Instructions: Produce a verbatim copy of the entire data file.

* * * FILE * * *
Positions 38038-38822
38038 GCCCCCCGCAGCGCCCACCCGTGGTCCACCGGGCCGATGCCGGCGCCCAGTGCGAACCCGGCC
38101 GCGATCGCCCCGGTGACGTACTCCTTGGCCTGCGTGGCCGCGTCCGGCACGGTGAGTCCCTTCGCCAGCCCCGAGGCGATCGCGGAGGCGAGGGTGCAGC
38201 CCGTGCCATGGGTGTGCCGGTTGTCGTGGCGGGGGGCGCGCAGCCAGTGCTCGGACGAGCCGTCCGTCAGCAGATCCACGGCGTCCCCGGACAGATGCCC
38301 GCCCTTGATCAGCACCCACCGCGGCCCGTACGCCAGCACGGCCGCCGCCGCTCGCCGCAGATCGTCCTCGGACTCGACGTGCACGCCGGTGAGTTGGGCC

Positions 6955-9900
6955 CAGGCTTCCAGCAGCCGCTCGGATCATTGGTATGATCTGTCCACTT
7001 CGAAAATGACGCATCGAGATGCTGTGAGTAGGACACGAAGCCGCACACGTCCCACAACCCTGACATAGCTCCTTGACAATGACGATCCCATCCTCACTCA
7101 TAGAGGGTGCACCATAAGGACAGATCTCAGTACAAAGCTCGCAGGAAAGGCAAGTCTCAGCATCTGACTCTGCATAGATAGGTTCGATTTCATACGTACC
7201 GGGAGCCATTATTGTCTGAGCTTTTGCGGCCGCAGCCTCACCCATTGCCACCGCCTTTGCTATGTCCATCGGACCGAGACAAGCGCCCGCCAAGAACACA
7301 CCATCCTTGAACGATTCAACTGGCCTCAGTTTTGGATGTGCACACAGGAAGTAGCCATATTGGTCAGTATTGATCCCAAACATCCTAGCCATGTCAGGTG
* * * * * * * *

Positions 38038-38822
38038 GCCCCCCGCAGCGCCCACCCGTGGTCCACCGGGCCGATGCCGGCGCCCAGTGCGAACCCGGCC
38101 GCGATCGCCCCGGTGACGTACTCCTTGGCCTGCGTGGCCGCGTCCGGCACGGTGAGTCCCTTCGCCAGCCCCGAGGCGATCGCGGAGGCGAGGGTGCAGC
38201 CCGTGCCATGGGTGTGCCGGTTGTCGTGGCGGGGGGCGCGCAGCCAGTGCTCGGACGAGCCGTCCGTCAGCAGATCCACGGCGTCCCCGGACAGATGCCC
38301 GCCCTTGATCAGCACCCACCGCGGCCCGTACGCCAGCACGGCCGCCGCCGCTCGCCGCAGATCGTCCTCGGACTCGACGTGCACGCCGGTGAGTTGGGCC

Positions 6955-9900
6955 CAGGCTTCCAGCAGCCGCTCGGATCATTGGTATGATCTGTCCACTT
7001 CGAAAATGACGCATCGAGATGCTGTGAGTAGGACACGAAGCCGCACACGTCCCACAACCCTGACATAGCTCCTTGACAATGACGATCCCATCCTCACTCA
7101 TAGAGGGTGCACCATAAGGACAGATCTCAGTACAAAGCTCGCAGGAAAGGCAAGTCTCAGCATCTGACTCTGCATAGATAGGTTCGATTTCATACGTACC
7201 GGGAGCCATTATTGTCTGAGCTTTTGCGGCCGCAGCCTCACCCATTGCCACCGCCTTTGCTATGTCCATCGGACCGAGACAAGCGCCCGCCAAGAACACA
7301 CCATCCTTGAACGATTCAACTGGCCTCAGTTTTGGATGTGCACACAGGAAGTAGCCATATTGGTCAGTATTGATCCCAAACATCCTAGCCATGTCAGGTG